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Note: ^that^ photo was not from last night … it’s circa 2013.

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Nor is ^this^ one … it’s circa 2007 … though omg, guys: look at baby Arina!

New Year’s Eve 2015 went like this: at approximately 7:00pm, I went downstairs and found Arina playing Animal Jam at the computer, eating what-I-thought-was-cereal-with-dripping-from-the-spoon-milk-but-what-was-actually-grits over the computer keyboard. This is not allowed. I have already had to replace the keyboard once, b/c of icky-goo&crumbs from Scott&Arina eating-at-the-keyboard. I freaked out. Scott emerged and told me not to be mad at Arina, b/c he told her she could. I said that she knows she shouldn’t, as does he, and that I was mad at them both. And then: I burst into tears.

Here’s the thing; the facts; and the aftermath:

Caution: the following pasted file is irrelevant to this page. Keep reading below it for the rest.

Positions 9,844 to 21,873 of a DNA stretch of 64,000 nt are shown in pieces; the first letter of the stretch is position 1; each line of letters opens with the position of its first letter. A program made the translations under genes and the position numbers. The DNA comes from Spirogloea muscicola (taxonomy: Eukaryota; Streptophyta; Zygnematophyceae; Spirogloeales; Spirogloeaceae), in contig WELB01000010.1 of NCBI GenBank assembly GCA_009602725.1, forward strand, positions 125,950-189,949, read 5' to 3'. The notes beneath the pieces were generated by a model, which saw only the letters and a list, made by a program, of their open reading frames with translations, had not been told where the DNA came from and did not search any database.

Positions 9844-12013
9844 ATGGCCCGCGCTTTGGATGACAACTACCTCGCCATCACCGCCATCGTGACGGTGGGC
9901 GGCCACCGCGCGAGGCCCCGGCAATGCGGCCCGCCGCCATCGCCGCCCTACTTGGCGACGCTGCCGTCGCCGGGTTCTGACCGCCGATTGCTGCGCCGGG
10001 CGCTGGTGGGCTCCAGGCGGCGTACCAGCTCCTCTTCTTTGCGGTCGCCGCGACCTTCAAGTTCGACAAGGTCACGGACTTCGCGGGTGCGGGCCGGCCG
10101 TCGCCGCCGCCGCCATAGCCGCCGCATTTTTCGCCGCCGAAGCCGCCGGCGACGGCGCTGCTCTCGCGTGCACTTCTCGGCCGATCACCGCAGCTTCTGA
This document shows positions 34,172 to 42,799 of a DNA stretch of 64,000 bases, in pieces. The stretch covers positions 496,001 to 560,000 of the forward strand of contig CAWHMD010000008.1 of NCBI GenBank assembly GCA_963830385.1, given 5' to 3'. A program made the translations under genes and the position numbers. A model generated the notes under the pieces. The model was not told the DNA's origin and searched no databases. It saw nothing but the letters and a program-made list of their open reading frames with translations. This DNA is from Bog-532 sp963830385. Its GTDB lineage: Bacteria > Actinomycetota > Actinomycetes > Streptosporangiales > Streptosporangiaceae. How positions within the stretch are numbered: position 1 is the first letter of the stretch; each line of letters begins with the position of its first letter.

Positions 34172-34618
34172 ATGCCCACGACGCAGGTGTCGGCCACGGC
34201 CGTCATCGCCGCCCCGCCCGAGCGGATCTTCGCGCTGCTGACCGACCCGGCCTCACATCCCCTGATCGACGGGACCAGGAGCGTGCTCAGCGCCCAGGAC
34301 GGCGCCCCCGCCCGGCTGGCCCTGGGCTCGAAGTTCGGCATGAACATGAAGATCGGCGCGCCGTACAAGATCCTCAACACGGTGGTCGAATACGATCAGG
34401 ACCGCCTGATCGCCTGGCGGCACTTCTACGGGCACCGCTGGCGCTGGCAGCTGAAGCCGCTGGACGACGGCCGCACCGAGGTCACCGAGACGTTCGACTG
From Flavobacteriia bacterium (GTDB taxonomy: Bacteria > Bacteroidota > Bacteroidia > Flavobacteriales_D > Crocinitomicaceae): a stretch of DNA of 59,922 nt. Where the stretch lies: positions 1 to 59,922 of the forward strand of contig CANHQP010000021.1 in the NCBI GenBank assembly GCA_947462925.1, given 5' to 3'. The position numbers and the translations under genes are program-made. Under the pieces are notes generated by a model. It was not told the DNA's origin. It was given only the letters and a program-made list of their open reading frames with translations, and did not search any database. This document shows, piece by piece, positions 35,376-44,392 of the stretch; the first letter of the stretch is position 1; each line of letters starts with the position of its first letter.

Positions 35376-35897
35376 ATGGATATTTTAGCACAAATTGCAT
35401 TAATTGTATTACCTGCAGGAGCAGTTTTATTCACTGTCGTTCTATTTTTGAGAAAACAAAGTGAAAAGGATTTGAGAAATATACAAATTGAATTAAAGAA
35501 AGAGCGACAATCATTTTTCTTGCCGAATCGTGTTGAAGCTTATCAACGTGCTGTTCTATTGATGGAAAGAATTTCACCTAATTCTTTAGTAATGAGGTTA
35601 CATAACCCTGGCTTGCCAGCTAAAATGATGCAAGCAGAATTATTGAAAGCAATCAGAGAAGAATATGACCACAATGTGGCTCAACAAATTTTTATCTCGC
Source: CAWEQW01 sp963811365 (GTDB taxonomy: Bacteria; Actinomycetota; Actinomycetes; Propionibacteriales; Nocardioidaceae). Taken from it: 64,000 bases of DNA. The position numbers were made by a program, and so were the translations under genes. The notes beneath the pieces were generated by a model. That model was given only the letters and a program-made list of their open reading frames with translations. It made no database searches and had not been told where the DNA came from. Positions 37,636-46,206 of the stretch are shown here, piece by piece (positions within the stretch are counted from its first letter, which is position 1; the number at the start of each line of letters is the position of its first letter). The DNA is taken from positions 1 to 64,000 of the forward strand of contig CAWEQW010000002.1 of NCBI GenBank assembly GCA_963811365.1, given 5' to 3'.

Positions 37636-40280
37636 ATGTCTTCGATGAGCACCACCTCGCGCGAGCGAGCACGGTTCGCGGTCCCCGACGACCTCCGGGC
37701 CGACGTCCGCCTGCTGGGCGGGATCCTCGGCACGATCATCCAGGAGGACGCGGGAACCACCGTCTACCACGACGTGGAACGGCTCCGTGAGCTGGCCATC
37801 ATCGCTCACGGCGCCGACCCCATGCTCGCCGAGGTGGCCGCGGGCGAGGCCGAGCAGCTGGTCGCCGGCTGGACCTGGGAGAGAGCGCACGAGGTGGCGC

(1) Thing: I *rarely* burst into tears over stuff like that … or cry at all for that matter … b/c I’m one of the lucky people with anxiety/obsessive-compulsive disorder — in that, a very low dose of anti-anxiety medication keeps me on a very even and happy keel. I’m even luckier, b/c the first medication I was prescribed worked like.a.charm. Scott has learned from a very long time ago not to ask, on the rare occasions I get really upset, “did you take your meds?”

(2) Facts: I had stayed up till 2:00am the night before, working on a project, so my day/hours were all screwed up yesterday. I had continued working on said project while trying to clean house and run errands (I managed 1 load of laundry; to feed a good lunch to the kids; a post office run; straightening.the.computer.desk; and little else before a late&disorienting crash-nap).

(3) More facts: I repeated myself, as all Moms do, throughout the day when instructing the kids to do this, not to do that, etc. And I have said: don’t eat at the computer desk, to both Scott & Arina 10,763,234 times. Everyone has pet peeves … eating at the computer desk is one of mine. We *work* there. We don’t *eat* there.